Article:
Abstract: The word culture has been derived from Latin word 'cultura' originally meaning 'cultivation of agriculture'. But after 1500, it also meant ' cultivation through education'. Since 1805, it meant 'intellectual side of civilization,' and after 1865, 'collective customs and achievements of people'. Thus, it has multifaceted meanings, being an integrated and powerful tool of human existence. It is a dynamic and shifting phenomenon pertaining to many dimensions: the codes of manners, dresses, language, music, art, literature, tradition, belief, custom, religion, and various social rituals. Naturally, it is a seminal mental attitude, working internally, but with important outside manifestations. The word 'class' has been derived from the Latin word 'classis' that means a system or mechanism that divides members of the society into sets based on social and economic status. Conflict is the word that has come from Latin origin 'conflictus' meaning difference of opinion or oppositional views resulting into internal or/and external combat or quarrel. Thus, conflict of class and culture means oppositional tension between socially and economically unequal groups, or between culturally different sets of people with different customs and beliefs. Cultures are embedded in most of the conflicts, because conflicts basically arise in human relationships. Cultures relate to our mental and psychological feelings linking us to others. While class-conflict has more of outward manifestation, cultural conflict is largely a matter of inward tension. But in a society, both the conflicts criss cross each other. The names of Jhumpa Lahiri and Kiran Desai, the two significant Indian diasporic writers, are well known in the English-speaking world. They are more than immigrant writers, who have successfully portrayed the drama of conflicts of class and culture that create tussle and trauma, pain and suffering, alienation and anxieties, in the minds of all the Diasporas settled in different lands, specially in the West, far away from the original native countries. It is to be seen how Jhumpa Lahiri and Kiran Desai, the two post-colonial Indian diasporic novelists, could feel the conflict of class and culture in the minds of all the people of Diaspora school and have reflected their spirits in their respective literary works. Objectives: The objectives ofthis study are the following: I. To explore conflict of class and culture in the works of two celebrated writers, namely Jhumpa Lahiri and Kiran Desai. II. To find out the reasons behind these conflicts in the life of characters as depicted in the novels and short stories of these two authors, and their literary transformation. III. To explore the creative suggestions of the novelists studied, for the possible resolution ofconflicts in the lives of humans separated by time, distance and culture. The thesis has been divided into five chapters. The first chapter gives a brief introduction of two writers, their works, and various critical books and essays written on them. Jhumpa Lahiri is an American author of Bengali Indian descent. Lahiri's debut short story collection, Interpreter ofMaladies (1999), won the Pulitzer Prize for fiction, and her first novel, The Namesake (2003), was adapted into a popular film. Her latest work Unaccustomed Earth (2008) is a collection ofeight short stories. VI Lahiri's writing is characterized by her plain but effective language for the readers, making them understand her works easily. Her characters, often Indian immigrants to America, navigate between the cultural values of their birthplace and adopted home. Lahiri's fiction has autobiographical echoes and it frequently draws upon her own experiences as well as those of her parents, friends and others in Bengali community, which she is familiar with. Kiran Desai is the daughter of Anita Desai and a permanent resident of the United States. Her novel, The Inheritance of Loss, won the 2006 Man Booker Prize and National Book Critic's Circle Fiction award. Her first novel, Hullabaloo in the Guava Orchard, was published in 1998. Desai's mindscape is multi-cultural because of her family. She is keenly aware of inequality among immigrants, whose rootlessness has itself become both a kind of shelter and a form of conflict. This chapter also explores the existing criticism on these two authors and explains the need for this fresh study. The second chapter makes an exhaustive study of Jhumpa Lahiri's works and attempts to explore the conflict of class and culture in them. Jhumpa Lahiri's The Namesake is a novel that sees two generations of an Indian born American family that explores generational, cultural, and class conflicts simultaneously. Lahiri skilfully explores the theme of multiple complexities in the life of immigrants created out of the conflicts of class and culture. Both Interpreter of Maladies and The Namesake contain the elements of conflict in relationship between couples, families, and friends. Through these relationships, Lahiri explores ideas of isolation at personal, social, and cultural levels. Throughout The Namesake, Jhumpa Lahiri uses even food and dressing habits to explore cultural conflicts, especially rituals like, the annaprasana i.e. the rice ceremony. Gogol's naming in this novel is a case of cultural compromise. vii Shifting from India, the Bengali couple finds American culture different from that of India. Ashima's son is so named because her grandmother couldn't send the name on time. Children too find it difficult to accommodate between two divergent cultures: one at home and the other outside. Interpreter of Maladies is a collection of nine short stories, which reflects the conflict of characters in various situations. It won the Pulitzer award for fiction and the Hemingway award. The stories are about the lives of Indians and Indian Americans both in the USA and during their visits to India. The Namesake is a cross- cultural, multigenerational story of a Hindu Bengali family's journey to self- acceptance in Boston. Lahiri underlines the subtleties of the immigrant experience full of alienation, the clash of lifestyles, cultural disorientation, and the problem of assimilation. Unaccustomed Earth, the second collection of short stories by Lahiri, carries forward the same conflict of class and culture with much more maturity. Out of these conflicts, Lahiri presents gripping narratives to make readers glued to her works. The third chapter ofthe thesis makes an evaluation ofthe conflict ofclass and culture in the works ofKiran Desai. Kiran Desai published her first novel, Hullabaloo in the Guava Orchard, in 1998. It's a fun-filled tale of a useless youth, who refuses to descend from his perch in a tree and comes to be treated as a sage. The novel introduces the sleepy town ofShahkot, which becomes alive when Sampath Chawla, a lower middle-class purposeless post-office clerk, tries to escape from his repeated failures by climbing aguava tree and gaining recognition as amonkey baba. It reflects the conflict between the divergent expectations of individual and society based on class. Individual's escape is taken as society's achievement, making even intellectuals proud of the emergence of a new avatar. The novel is also a cultural dig at Indian superstitious belief seen in the Western light ofreasoning. vm Kiran Desai's second novel, The Inheritance ofLoss, is the product of multi cultural setting as well as ethnic revolt and class conflict, and even ethnic revolt based on economic inequality. Desai exhaustively touches upon many different issues, such as globalization, multiculturalism, cultural conflict, things that touch even the lovelife of her characters. The conflict between the retired judge Jemubhai Patel and his cook starts when the judge's grand- daughter, Sai comes to live with him. Also central to the story are, Gyan, Sai's Nepali tutor, and Biju, the cook's son, who has travelled to America in the hope of making money and to rescue his father from servitude. The central conflict of the novel hinges on the Nepalese struggle to gain their rightful place in India; in a way, their adopted country. While Gyan and the insurgents are fighting a battle for their rights in India, Biju the cook's son, is shown fighting for his own survival in the U.S. The fourth chapter makes a comparative analysis of conflicts in both the writers. Comparative study also involves contrasts. Both Jhumpa Lahiri and Kiran Desai have Indian roots and both of them, after receiving education abroad, adopted USA as their country. Therefore, there are lots of similarities as well as dissimilarities in their mental outlook and their perception of the world. The present chapter shows a comparative analysis of the characters in the works of the two novelists, keeping into consideration conflicts of culture and class. The migrant experience in Jhumpa Lahiri is largely of the elite class except that of Boori Ma in one of the stories of Interpreter ofMaladies. But characters of Kiran Desai are largely poor people except Jemubhai, whose feelings in India are that of an Anglophile after his return from England to his country. The nature of conflict keeps changing from personal to societal, and from local to global levels. IX The fifth chapter gives the conclusion of the present study. From the above analysis I have concluded that clash arising out of both class and culture is pervasive in the works of Jhumpa Lahiri and Kiran Desai. There are a lot of common experiences in the backgrounds of both Jhumpa Lahiri and Kiran Desai. There are similarities in diasporic atmosphere of their novels and short stories. But the conflict among their characters is deeper than apparent diasporic experience. The disparity in prosperity levels creates its own conflict as is evident in the characters of the cook, Biju, and Gyan in Kiran Desai and Boori Ma in Jhumpa Lahiri. In addition to class conflict, there are cultural conflicts too. Conflicts mainly arise because of the mingling of different characters from different countries as well as mingling of characters within the same community having different mindsets. Conflict is not negative in nature. It raises our consciousness and prompts us to find ways to accommodate and adjust in a multicultural world. We belong to a particular culture, though we should strive to accept cultural differences too. Man, after all, should follow vasudeva kutumbakam (entire world as one family) as motto in a post modern, post colonial globalised world.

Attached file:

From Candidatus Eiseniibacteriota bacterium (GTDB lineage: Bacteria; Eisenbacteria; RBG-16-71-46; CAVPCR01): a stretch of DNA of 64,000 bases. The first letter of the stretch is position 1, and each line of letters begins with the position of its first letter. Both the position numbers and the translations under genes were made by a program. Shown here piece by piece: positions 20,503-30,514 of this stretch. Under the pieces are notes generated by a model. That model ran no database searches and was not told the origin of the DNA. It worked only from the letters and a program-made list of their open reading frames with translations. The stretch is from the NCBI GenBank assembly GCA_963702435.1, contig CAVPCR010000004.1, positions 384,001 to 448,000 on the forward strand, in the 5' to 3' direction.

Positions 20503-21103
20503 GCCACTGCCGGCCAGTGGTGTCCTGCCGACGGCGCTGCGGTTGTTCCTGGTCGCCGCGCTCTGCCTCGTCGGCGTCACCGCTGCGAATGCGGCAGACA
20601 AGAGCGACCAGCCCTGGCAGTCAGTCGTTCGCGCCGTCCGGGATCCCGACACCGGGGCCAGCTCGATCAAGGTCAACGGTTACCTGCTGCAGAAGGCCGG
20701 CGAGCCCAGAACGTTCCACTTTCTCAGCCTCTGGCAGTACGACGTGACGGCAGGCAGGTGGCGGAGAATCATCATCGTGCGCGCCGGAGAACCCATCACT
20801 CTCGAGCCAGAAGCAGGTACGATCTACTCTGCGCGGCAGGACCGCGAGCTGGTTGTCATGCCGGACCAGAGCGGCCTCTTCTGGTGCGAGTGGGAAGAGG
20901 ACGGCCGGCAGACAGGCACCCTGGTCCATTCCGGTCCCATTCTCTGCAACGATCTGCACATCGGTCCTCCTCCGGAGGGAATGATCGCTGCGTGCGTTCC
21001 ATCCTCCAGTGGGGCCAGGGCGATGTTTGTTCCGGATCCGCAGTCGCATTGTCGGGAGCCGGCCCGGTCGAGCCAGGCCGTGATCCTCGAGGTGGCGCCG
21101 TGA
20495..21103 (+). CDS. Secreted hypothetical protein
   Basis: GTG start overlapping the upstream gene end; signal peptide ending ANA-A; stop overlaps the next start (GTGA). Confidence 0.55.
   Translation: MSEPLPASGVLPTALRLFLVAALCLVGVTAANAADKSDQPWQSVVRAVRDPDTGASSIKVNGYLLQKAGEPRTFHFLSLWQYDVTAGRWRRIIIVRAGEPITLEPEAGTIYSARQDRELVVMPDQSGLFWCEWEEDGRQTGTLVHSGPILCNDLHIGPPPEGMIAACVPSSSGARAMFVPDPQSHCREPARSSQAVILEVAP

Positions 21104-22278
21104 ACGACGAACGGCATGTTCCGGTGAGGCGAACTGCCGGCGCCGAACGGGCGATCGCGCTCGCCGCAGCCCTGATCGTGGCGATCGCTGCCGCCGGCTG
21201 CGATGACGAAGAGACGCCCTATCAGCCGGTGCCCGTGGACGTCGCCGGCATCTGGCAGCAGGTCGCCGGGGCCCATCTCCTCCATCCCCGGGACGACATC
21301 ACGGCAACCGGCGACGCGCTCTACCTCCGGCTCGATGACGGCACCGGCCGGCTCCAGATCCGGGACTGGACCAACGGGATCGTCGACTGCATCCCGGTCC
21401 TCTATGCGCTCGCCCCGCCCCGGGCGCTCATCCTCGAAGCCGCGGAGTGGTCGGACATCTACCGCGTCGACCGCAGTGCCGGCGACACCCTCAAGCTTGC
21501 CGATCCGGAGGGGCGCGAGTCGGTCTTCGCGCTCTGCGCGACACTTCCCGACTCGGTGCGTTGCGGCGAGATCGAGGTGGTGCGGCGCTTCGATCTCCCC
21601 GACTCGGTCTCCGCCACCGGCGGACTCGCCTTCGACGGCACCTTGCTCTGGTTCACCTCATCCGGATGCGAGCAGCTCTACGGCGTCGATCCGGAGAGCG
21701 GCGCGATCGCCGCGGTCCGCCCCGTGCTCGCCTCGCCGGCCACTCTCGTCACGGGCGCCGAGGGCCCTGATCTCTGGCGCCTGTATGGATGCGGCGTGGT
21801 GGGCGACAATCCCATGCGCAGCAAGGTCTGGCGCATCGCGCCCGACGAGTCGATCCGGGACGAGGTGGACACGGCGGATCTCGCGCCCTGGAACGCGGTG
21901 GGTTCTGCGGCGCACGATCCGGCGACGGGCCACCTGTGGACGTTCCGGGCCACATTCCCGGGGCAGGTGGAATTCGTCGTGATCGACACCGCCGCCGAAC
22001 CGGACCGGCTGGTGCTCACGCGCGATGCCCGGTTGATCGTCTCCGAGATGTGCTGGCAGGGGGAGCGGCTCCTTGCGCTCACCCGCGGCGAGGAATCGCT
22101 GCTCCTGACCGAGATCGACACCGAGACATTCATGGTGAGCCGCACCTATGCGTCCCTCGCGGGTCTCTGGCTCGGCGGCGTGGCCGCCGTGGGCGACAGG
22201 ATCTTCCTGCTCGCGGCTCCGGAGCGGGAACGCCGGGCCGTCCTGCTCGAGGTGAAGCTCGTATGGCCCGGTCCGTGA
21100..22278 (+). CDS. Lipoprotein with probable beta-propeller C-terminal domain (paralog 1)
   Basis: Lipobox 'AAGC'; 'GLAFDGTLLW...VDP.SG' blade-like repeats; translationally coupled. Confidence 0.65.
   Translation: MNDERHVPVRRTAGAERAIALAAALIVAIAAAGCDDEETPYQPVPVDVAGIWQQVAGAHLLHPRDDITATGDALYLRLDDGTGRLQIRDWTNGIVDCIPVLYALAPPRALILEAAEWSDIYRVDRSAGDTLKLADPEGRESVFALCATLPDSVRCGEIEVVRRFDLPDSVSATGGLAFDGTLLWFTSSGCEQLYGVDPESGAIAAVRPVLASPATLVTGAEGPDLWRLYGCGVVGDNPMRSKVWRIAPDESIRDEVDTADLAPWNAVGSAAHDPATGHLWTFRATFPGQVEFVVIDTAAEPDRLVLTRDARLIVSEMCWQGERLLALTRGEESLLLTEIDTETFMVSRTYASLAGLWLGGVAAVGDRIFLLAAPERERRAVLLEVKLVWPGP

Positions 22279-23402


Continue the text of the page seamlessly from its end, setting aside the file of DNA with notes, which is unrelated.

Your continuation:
Other Identifiers: Ph.D
Research Supervisor/ Guide: Jha, Pashupati
metadata.dc.type: Doctoral Thesis
Appears in Collections:DOCTORAL THESES (HSS)

Files in This Item:
File Description SizeFormat 
  Restricted Access
9.78 MBAdobe PDFView/Open Request a copy

Items in DSpace are protected by copyright, with all rights reserved, unless otherwise indicated.